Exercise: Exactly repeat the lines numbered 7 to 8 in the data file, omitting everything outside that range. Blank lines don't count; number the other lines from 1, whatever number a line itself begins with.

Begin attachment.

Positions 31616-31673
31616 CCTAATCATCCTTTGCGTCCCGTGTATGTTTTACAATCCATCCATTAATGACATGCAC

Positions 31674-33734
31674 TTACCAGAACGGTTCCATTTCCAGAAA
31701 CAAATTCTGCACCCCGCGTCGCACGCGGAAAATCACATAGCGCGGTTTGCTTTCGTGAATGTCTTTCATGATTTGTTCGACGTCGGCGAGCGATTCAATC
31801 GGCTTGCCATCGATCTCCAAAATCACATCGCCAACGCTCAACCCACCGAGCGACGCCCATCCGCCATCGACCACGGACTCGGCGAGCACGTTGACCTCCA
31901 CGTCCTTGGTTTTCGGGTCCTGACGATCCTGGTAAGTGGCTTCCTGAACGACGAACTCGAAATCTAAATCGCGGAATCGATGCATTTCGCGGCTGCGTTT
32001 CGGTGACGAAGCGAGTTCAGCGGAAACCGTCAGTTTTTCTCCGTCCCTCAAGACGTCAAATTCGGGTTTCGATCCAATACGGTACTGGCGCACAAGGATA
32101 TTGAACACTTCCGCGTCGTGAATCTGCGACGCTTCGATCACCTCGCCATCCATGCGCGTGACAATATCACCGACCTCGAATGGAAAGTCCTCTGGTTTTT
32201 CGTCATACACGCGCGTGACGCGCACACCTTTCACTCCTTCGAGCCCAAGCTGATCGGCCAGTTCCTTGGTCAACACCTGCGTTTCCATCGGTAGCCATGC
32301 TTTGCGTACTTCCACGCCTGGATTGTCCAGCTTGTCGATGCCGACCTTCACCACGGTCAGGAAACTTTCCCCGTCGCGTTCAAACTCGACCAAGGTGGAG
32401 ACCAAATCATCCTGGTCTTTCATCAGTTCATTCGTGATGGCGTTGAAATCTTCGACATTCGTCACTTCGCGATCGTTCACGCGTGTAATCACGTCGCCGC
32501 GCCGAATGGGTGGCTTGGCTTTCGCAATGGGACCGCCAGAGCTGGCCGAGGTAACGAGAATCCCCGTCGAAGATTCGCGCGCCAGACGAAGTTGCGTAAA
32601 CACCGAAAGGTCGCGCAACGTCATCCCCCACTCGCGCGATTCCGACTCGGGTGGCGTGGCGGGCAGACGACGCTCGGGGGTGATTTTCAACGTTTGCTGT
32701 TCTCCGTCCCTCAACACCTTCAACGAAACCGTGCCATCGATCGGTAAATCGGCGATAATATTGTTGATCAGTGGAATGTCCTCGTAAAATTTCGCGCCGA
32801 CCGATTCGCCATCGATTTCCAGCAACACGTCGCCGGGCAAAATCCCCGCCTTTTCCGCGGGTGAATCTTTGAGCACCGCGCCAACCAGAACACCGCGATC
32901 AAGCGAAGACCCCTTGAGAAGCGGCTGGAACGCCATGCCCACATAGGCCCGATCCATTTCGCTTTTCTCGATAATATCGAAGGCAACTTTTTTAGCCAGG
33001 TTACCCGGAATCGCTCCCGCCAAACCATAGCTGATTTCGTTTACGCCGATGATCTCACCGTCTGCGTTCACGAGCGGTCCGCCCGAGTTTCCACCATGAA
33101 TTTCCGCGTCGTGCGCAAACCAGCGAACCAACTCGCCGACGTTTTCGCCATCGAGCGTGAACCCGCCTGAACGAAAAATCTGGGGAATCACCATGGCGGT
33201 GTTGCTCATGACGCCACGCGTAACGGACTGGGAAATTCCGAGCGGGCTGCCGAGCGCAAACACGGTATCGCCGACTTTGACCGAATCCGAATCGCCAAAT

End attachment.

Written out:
31901 CGTCCTTGGTTTTCGGGTCCTGACGATCCTGGTAAGTGGCTTCCTGAACGACGAACTCGAAATCTAAATCGCGGAATCGATGCATTTCGCGGCTGCGTTT
32001 CGGTGACGAAGCGAGTTCAGCGGAAACCGTCAGTTTTTCTCCGTCCCTCAAGACGTCAAATTCGGGTTTCGATCCAATACGGTACTGGCGCACAAGGATA